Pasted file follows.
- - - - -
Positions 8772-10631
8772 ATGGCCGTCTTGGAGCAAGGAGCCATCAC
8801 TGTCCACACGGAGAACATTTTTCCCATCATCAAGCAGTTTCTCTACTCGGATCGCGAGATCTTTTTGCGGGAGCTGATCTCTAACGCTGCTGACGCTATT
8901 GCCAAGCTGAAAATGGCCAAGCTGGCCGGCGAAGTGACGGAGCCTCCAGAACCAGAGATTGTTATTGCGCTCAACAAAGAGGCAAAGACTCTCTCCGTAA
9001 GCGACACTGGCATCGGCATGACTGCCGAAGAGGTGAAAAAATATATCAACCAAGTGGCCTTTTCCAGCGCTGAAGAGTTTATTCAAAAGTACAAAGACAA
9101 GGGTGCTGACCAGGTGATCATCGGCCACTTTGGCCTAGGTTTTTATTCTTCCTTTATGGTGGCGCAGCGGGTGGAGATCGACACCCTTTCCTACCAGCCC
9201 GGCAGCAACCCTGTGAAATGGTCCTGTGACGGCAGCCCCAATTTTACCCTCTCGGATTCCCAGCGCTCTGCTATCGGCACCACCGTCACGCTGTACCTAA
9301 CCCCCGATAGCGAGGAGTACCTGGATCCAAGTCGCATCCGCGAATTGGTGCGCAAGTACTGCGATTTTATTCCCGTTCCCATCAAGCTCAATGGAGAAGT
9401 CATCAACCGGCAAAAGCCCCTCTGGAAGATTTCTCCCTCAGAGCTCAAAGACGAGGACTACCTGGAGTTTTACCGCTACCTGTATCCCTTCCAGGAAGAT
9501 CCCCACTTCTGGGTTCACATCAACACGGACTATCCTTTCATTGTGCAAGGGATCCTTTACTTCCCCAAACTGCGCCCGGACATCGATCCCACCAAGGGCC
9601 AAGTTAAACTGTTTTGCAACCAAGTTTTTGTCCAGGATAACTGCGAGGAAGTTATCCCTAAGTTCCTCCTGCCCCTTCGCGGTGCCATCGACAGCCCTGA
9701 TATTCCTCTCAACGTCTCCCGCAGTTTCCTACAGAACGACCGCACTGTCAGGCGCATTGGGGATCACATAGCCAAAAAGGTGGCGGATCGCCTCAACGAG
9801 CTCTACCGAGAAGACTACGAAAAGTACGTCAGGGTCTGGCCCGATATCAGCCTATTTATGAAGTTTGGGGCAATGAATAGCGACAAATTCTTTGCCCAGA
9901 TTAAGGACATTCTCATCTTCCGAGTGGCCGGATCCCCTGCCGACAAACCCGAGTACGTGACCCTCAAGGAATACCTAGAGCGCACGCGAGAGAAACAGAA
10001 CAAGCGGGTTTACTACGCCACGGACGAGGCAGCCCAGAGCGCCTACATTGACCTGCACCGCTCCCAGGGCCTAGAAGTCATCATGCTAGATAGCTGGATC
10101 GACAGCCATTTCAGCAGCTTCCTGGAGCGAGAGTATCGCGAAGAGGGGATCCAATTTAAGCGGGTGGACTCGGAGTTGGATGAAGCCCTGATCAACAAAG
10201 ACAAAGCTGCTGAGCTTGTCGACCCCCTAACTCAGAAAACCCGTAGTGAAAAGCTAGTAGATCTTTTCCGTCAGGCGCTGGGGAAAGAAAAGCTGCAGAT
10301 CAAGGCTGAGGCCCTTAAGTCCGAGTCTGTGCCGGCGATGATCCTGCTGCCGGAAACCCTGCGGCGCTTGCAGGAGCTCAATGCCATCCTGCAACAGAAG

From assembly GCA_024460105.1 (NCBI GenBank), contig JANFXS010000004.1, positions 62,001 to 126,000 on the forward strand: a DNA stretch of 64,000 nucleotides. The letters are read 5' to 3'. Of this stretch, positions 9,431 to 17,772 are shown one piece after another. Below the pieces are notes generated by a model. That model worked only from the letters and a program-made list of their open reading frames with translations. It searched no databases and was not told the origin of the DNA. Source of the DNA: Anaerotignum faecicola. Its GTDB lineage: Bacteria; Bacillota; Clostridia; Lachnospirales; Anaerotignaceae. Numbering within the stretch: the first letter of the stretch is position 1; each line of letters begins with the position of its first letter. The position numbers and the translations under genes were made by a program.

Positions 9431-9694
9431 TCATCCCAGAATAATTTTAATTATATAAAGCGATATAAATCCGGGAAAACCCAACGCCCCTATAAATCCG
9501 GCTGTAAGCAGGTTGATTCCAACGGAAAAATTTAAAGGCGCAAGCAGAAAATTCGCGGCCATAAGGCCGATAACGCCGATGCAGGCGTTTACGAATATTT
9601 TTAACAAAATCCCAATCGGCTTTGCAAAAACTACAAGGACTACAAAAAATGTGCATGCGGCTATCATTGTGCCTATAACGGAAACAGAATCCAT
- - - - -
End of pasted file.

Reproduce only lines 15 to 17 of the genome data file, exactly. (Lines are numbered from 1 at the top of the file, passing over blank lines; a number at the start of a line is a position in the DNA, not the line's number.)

10001 CAAGCGGGTTTACTACGCCACGGACGAGGCAGCCCAGAGCGCCTACATTGACCTGCACCGCTCCCAGGGCCTAGAAGTCATCATGCTAGATAGCTGGATC
10101 GACAGCCATTTCAGCAGCTTCCTGGAGCGAGAGTATCGCGAAGAGGGGATCCAATTTAAGCGGGTGGACTCGGAGTTGGATGAAGCCCTGATCAACAAAG
10201 ACAAAGCTGCTGAGCTTGTCGACCCCCTAACTCAGAAAACCCGTAGTGAAAAGCTAGTAGATCTTTTCCGTCAGGCGCTGGGGAAAGAAAAGCTGCAGAT